Tuesday, June 17, 2008

Nothing Is Better

A few months ago I commented on zero-filling on Glenn Facey's blog. I have reordered my own comments and here they are. In the following I mention Linear Prediction (LP). It's a technique I am going to explain tomorrow.

"Maybe a few readers of this blog, less fond of math, can better understand the following simple recipe. In high resolution 1D NMR, usually the signal has already decayed to (practically) zero at the end of the FID. In this case zero-filling and forward Linear Prediction should yield the same results, but the former is better (faster and more robust). When, for whichever reason, the signal is truncated, the preference goes instead to LP.

The statement "it is only forward linear prediction which adds new information to the spectrum" is not correct.
1. LP can't add any authentically NEW information because it simply extrapolates the information already contained into the FID.
2. Zero-filling has the property to recover the information contained into the imaginary part of the FID (uncorrelated to the real part) and to reverse this additional information onto the real part of the spectrum.
(see demonstration below)
3. The spectroscopist, to run an LP algorithm, feeds it with the hypothetical number of lines. While this is certainly NEW information not already present into the FID, it is arbitrary.
Bottom Line: LP is a good thing, yet things are more complicated.

Let's say you collect a FID of n complex points. It's a sequence of n real and n imaginary numbers or measures. They are independent measures, because no single value has been calculated from the rest. The total information content of the experiment amounts to 2n measures. After FT and phase correction you have a real spectrum of n points while the imaginary spectrum is discarded. You may ask: "Why are we throwing away half of the information?". We could rescue it with an Hilbert transform (HT). It's a tool to calculate the imaginary spectrum when you only have the real part, or the real spectrum when you only have the imaginary part. If the noise of the imaginary part is uncorrelated to the noise of the real part we can add:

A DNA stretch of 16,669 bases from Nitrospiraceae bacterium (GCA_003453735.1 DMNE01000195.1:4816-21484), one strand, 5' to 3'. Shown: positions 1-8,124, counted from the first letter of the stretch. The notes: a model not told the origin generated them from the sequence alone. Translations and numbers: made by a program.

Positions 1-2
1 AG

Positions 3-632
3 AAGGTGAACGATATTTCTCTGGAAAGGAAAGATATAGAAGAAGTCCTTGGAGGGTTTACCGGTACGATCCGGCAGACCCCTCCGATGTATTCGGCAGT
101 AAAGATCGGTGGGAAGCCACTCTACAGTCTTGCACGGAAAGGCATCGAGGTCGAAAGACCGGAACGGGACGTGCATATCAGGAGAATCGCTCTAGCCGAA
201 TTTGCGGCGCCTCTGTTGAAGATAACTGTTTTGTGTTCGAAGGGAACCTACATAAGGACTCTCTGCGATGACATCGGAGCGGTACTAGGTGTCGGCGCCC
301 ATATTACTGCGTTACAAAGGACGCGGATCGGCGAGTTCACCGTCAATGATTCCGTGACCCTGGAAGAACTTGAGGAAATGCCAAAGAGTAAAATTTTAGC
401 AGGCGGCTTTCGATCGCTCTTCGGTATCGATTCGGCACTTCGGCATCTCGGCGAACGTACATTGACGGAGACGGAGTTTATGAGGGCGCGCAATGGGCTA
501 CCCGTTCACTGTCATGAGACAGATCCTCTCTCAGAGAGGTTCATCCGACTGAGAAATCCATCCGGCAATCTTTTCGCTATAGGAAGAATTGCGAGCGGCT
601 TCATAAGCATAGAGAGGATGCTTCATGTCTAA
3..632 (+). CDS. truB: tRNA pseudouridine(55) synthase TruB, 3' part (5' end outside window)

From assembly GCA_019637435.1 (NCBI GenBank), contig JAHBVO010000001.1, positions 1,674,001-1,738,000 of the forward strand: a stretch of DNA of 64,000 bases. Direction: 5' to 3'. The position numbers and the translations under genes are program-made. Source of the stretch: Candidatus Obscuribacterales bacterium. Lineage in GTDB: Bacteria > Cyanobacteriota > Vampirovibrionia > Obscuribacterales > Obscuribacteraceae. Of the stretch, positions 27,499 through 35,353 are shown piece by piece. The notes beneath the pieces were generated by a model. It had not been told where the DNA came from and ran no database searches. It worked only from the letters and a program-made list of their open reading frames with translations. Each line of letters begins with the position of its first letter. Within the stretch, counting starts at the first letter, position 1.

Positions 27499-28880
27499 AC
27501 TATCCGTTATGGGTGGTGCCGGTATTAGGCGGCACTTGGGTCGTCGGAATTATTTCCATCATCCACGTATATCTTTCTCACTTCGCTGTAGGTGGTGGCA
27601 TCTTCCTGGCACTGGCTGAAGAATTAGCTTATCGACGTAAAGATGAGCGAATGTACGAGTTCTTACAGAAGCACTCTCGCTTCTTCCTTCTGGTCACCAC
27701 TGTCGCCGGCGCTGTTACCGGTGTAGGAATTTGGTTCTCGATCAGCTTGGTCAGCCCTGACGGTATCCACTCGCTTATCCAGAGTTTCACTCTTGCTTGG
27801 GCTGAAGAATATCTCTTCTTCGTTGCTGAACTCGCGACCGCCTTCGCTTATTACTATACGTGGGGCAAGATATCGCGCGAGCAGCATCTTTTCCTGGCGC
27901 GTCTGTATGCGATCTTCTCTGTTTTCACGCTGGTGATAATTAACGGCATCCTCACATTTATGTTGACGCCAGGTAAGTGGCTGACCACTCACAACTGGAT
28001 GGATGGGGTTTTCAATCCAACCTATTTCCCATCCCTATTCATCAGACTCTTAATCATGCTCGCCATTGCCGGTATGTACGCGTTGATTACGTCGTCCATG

experimental real spectrum +
real spectrum regenerated from the imaginary part =
more signal/noise.
The HT works in this way: you set the real part to zero, apply an inverse FT. You reach an artificial FID which is (anti?-)symmetric (both the real and imaginary parts first decay, then grow again). Set the right half of the artificial FID to zero, then apply a direct FT. (I have omitted the adjustment of intensities, because I only want to show the concept).
As you can see, HT is akin to zero-filling. Although this is not a mathematical demonstration, it may convince you that zero-filling can move some information from the imaginary part onto the real one, so can enrich the latter with real information.
It only works, however, when the signal has already decayed to zero at the end of the FID, otherwise it's so unrealistic that generates unwelcome wiggles."
Here I wrote: "I am sorry I can't find a literature reference with the real demonstration".
Mike kindly added:
"I believe that the reference old swan refers to is a paper from Ernst's lab: JMR, 1973, 11, 9-19"

When I commented on Glenn's blog, I wrote that the artificial FID, intermediate stage of the Hilbert Transform, is symmetric. This is the graphical impression. But, who can recognize if the sign of the FID changes? It looks just the same; (unless the oscillation is terribly slow, the envelope remains the same). This is a detail that doesn't affect at all the rest of the discussion. We are going to set to zero the second half of the imaginary FID, so it doesn't matter which sign it has before. The book Numerical Recipes contains a correspondence table (page 601 on the 3rd edition) between symmetries in the two domains. From the table I understand that, in our case (real spectrum = 0), the real FID is odd and the imaginary FID is even.


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